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U.S. manufacturing: economic set or subset?

Manufacturing in the United States is in the throes of change. No longer can a person walk into a "plant" and be hired as an assembler, machinist's assistant, inspector, or general production worker. Production lines require fewer people to process, inspect, assemble, reinspect, package, and ship their products. It also takes fewer full-time technical people, engineers and scientists, to develop and oversee today's manufacturing technology.

In the 1950s this less labor-intensive manufacturing technology was known as automation. Automation and something that we might earmark smart automation (representative of CAD, CAM, CAE, and various smart systems for industry) are having a profound effect in the American workplace and on its workforce. Today's automation and smart technologies are being used in place of personnel in engineering, design, and R&D as well as on the shop floor. The workforce, regardless of collar color, is being affected.

From a competitive standpoint we have placed ourselves in a position where manufacturing technology has aided in making us more efficient as a nation but less prosperous as a people. Offshore competition is producing goods that are equally as good as ours and in some instances they are exceeding this quality parallel. So we satisfy our yen to spend dollars on products that reflect reasonable market value at fair market price. Although we began losing some of our competitive edge in the world market in the 1960s, we failed to acknowledge the economic potential of offshore competition and the mandate that it posed. The U.S. needed to begin making changes within our entire system: economic, educational, and industrial.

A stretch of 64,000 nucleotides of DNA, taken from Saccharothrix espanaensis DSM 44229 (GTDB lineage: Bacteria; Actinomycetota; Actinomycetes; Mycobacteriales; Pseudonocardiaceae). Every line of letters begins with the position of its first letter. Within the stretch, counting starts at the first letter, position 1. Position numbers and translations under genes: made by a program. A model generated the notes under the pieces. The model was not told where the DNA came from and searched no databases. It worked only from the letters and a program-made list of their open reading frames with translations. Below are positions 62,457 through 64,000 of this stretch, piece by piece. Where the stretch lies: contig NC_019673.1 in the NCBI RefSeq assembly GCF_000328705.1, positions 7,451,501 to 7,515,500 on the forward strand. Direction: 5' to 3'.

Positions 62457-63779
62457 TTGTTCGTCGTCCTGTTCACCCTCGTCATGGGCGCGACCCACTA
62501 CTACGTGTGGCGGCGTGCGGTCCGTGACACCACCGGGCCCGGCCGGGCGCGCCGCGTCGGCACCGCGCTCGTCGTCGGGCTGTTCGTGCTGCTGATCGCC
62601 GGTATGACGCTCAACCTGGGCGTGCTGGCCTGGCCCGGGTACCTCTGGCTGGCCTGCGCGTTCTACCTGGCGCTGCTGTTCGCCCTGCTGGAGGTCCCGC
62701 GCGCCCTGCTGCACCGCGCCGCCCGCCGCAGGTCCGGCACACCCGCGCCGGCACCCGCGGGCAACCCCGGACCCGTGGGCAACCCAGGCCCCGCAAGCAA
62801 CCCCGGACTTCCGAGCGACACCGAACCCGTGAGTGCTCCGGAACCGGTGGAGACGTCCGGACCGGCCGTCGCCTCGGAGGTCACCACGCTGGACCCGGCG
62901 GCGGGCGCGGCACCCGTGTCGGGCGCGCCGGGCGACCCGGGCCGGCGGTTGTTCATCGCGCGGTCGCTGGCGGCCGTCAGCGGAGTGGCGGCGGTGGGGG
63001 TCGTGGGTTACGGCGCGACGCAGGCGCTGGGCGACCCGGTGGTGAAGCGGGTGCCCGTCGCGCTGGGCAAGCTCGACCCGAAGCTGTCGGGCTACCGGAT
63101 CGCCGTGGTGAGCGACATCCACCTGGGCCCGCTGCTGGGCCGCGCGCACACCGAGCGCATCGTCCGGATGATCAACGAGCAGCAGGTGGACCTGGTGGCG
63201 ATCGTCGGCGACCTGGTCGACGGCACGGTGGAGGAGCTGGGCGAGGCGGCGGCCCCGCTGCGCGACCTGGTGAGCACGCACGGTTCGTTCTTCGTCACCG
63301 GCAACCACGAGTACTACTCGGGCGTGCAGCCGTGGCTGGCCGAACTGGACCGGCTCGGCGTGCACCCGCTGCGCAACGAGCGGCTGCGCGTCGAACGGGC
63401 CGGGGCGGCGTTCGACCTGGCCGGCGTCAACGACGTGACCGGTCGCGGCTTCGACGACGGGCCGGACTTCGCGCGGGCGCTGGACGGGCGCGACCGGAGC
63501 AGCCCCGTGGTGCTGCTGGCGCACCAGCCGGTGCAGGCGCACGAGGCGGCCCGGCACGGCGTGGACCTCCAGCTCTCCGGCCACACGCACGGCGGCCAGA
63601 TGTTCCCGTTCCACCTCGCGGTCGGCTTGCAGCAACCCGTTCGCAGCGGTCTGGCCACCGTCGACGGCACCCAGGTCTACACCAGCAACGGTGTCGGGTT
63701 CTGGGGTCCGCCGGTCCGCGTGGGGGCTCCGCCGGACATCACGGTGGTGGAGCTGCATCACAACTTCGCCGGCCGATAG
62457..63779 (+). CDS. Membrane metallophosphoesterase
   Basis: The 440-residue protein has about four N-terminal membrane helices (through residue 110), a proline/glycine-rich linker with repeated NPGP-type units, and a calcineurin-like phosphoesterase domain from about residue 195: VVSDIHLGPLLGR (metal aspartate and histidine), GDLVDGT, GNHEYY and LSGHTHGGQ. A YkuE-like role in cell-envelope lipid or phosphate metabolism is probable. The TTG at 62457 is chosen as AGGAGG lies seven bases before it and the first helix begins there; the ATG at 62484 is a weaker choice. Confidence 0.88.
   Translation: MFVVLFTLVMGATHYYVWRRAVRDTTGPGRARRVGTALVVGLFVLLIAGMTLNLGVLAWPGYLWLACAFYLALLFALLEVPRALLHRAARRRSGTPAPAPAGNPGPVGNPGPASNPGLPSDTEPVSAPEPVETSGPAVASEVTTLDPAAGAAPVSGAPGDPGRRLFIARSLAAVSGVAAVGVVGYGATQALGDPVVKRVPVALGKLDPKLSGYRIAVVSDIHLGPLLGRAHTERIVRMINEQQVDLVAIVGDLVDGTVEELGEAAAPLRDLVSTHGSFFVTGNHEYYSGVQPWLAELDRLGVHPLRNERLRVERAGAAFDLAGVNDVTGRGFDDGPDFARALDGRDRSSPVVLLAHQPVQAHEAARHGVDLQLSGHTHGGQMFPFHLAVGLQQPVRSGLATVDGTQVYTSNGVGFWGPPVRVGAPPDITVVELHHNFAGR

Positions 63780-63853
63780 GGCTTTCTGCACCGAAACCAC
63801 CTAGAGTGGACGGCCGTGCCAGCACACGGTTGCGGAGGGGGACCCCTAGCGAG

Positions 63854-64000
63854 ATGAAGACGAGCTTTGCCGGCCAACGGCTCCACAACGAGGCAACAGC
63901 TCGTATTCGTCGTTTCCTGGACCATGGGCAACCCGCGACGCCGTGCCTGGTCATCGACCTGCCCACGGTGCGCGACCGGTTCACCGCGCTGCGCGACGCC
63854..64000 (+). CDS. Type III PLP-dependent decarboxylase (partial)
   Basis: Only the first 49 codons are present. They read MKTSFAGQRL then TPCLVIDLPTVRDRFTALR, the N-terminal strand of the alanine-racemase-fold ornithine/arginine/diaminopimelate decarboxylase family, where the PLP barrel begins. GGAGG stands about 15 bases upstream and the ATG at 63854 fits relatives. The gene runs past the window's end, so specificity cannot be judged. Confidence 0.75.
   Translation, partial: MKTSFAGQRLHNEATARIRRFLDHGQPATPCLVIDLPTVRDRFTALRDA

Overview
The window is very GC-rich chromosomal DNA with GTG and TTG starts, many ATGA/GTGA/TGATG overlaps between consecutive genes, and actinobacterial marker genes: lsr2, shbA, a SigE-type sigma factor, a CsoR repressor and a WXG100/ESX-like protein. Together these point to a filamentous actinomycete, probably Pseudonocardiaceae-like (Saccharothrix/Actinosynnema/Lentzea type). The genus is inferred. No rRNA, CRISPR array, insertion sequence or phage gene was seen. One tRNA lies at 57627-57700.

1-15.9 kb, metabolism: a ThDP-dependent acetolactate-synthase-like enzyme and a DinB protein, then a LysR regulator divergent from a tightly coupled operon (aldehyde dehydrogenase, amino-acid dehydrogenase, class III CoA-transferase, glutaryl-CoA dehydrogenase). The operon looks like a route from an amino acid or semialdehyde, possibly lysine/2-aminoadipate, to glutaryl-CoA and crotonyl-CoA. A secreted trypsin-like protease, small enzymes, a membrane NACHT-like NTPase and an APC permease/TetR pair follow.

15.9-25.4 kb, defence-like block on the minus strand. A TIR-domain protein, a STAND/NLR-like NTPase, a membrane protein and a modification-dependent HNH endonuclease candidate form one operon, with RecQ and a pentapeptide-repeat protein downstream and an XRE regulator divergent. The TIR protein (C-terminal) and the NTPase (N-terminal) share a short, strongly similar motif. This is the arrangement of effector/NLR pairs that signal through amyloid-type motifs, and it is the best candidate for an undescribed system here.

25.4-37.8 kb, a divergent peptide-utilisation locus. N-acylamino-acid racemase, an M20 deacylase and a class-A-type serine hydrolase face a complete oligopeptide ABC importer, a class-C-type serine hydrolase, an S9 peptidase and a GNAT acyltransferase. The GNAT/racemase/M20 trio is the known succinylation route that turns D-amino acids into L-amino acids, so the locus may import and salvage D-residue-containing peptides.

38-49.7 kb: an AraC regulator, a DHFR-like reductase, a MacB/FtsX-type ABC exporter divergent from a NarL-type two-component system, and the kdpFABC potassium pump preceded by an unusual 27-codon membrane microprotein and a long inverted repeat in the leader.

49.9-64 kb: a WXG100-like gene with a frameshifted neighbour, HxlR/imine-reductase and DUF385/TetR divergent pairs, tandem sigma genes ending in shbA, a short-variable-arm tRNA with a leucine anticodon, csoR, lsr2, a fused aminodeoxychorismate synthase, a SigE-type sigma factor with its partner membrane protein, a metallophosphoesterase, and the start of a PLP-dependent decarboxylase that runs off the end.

Now, change is being thrust upon us. As a nation this may be for the better, but the cost is dear. For to see so many Americans down and out is to see shattered hopes and dreams. How can we not feel their despair?

Can we remedy the job shortage with bolstered manufacturing? The answer lies in how we, as a united nation, attend to it. Business journals report that manufacturing is up in the U.S. Yet unemployment continues to plague the American people. Is manufacturing the all-important factor in figuring the well-being equation of the economy? Pull part of the set from an equation and you are left holding a subset. The mandate for the U.S. must be to create balance.

Can we afford to cast aside our most valuable resource? The subset that enables manufacturing and the country to grow and prosper must never be taken for granted.
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Author:Ferris, Roger M.
Publication:Plastics Engineering
Article Type:Editorial
Date:Feb 1, 1993
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